Odd Hoftun, a hydropower engineer from Norway, came to Nepal in 1958 to build Tansen Hospital and later set up Butwal Technical School. Hoftun was back in Kathmandu recently and talked to Nepali Times about lessons learnt in hydropower development in Nepal.
Odd Hoftun: The things I have seen in Nepal have overwhelmed me. Kathmandu is overcrowded and growing beyond its limits. I was visiting Butwal, and it is also a changed place. Many of these changes are positive. I am an optimist. I don't see things going backwards in Nepal. One does wish, however, that certain things would move quicker.
What lessons has Nepal learnt, or not learnt, about hydropower in the last 17 years?
We have learnt that hydropower development takes time, but also requires a lot of investment. It takes realistic planning, and big projects are simply unrealistic. My philosophy has been to start small and grow over time. Changes in legislation have been very favourable. Some infrastructure has been developed. Opening up to the private sector was unthinkable 20 years ago, but this has now become what many people think of as a solution. The introduction of small hydropower schemes has proved that this it is one way in which hydropower can be developed in Nepal. If you add up all the micro-plants, there is quite a lot of capacity even with them.
There was a time when people used to think only foreign investors and foreign experts could develop hydropower in Nepal. We know that is no longer true because Nepal now has the capability and resources to handle these things. Companies like Himal Hydro, Nepal Hydro and Electric, and Butwal Power Company all started as small companies. Today they have grown and become internationally competitive.
What is still lacking is an understanding from the government on how to work with the private sector. There has to be an element of trust. It seems to me that there's scope for private investment also in power distribution. Whatever the private sector is doing in hydropower, or in power distribution, there's an urgent need for a realistic and predictable government framework. It shouldn't be that one minister says one thing, then another comes in and says something else.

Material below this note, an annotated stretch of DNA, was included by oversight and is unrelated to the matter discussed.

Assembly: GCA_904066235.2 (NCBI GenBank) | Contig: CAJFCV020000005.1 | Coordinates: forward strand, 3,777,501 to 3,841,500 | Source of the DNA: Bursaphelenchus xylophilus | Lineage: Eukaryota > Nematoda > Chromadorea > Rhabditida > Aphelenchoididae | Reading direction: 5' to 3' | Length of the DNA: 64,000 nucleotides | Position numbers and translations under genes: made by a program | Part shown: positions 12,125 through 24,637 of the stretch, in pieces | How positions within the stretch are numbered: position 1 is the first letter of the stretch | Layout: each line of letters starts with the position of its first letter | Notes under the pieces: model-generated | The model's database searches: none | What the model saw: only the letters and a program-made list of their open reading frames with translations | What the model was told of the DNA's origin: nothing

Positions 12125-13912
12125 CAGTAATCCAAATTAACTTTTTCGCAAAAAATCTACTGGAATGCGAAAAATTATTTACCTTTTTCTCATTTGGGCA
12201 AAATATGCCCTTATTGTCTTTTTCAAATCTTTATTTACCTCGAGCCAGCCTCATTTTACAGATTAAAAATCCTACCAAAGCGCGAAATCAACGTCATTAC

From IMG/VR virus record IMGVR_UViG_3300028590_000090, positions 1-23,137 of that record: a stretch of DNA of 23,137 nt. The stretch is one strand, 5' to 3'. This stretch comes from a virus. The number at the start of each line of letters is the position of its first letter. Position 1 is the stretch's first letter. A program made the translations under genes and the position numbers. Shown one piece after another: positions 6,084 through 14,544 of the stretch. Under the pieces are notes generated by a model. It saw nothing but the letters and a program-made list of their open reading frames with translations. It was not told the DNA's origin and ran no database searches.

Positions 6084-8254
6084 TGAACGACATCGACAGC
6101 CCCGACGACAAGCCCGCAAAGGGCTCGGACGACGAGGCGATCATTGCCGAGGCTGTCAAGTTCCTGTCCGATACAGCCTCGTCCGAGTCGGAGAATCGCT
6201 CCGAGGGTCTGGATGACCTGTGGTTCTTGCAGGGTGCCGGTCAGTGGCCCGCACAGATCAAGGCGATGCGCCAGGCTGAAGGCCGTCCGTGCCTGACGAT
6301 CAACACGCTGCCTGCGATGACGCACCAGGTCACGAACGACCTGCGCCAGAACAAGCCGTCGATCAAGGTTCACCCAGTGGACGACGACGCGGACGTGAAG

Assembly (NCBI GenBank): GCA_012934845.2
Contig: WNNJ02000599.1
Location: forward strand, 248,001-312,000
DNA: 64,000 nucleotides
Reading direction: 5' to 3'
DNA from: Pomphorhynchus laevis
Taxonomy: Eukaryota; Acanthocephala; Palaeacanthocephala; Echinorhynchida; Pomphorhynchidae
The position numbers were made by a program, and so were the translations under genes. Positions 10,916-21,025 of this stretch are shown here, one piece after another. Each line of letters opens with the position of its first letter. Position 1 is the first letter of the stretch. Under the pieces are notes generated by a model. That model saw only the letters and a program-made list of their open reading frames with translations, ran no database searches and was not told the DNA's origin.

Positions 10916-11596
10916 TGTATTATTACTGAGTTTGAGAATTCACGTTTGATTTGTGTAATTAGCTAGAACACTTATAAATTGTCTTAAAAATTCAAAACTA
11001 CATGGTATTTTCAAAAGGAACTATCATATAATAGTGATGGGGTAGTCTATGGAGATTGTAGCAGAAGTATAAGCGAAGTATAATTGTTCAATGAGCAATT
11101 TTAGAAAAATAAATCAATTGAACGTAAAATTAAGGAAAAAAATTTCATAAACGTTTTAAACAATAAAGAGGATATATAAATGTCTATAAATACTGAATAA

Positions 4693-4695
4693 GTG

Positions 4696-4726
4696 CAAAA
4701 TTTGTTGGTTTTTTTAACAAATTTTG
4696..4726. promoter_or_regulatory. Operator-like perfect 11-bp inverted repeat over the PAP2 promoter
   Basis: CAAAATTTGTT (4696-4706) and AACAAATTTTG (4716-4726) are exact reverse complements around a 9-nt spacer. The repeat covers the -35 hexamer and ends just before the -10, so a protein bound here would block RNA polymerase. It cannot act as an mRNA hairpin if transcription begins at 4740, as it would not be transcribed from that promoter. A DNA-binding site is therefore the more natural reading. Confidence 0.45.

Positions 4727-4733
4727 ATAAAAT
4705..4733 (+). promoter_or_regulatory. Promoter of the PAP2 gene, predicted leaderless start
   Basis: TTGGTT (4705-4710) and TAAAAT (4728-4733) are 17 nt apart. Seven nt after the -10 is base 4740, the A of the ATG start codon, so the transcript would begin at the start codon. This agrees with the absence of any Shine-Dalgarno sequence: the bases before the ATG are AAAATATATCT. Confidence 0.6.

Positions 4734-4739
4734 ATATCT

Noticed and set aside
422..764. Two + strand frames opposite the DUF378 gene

Can politics be blamed?
They say people get the politicians they deserve, so I wouldn't blame them. I can't come here and offer a prescription for how things should be done. I would just like to say that one must be realistic, there must be trust, and there must be consistency over the years. There was a time when I thought the Melamchi water project should become a public-private enterprise. The government was supportive of the idea, but when outside financing institutions got involved the idea was dropped. I was sorry about that because it could have been a multi-purpose regional development model so that not just the city people would benefit.
Is the Indian market a blessing or a curse?
It can be both. One must look 20 years ahead to make something like that work. The potential is tremendous. In Nepal, big hydropower projects are much talked about, but no one is even thinking about transmission lines across the border or within the country. It is difficult for private parties to run the grid. India is in desperate need of clean energy and Nepal can provide it. That said, just because there is demand in India, doesn't mean Nepal should rush into big projects. In some places the small hydro concept is ideal. Ultimately, however, these small power plants need to be connected to the grid, which is why they are good for rural development. The big projects take a long time to start, and the rush upsets the local economy. Big projects should and must be undertaken, but that is only possible through export to India. However, there has to be a fair agreement and a very high level of trust between the two nations for something like that to work.
How would you advise the Norwegian government about investing in Nepali hydropower?
We have hydropower in Norway that has been developed, while in Nepal it is just starting. This is the time for Norway to invest in Nepal. There are many qualified and experienced Nepali people in the legal, financial and technical fields who can take care of Nepali interests. So Nepal would be an ideal partner for cooperation from the Norwegian side.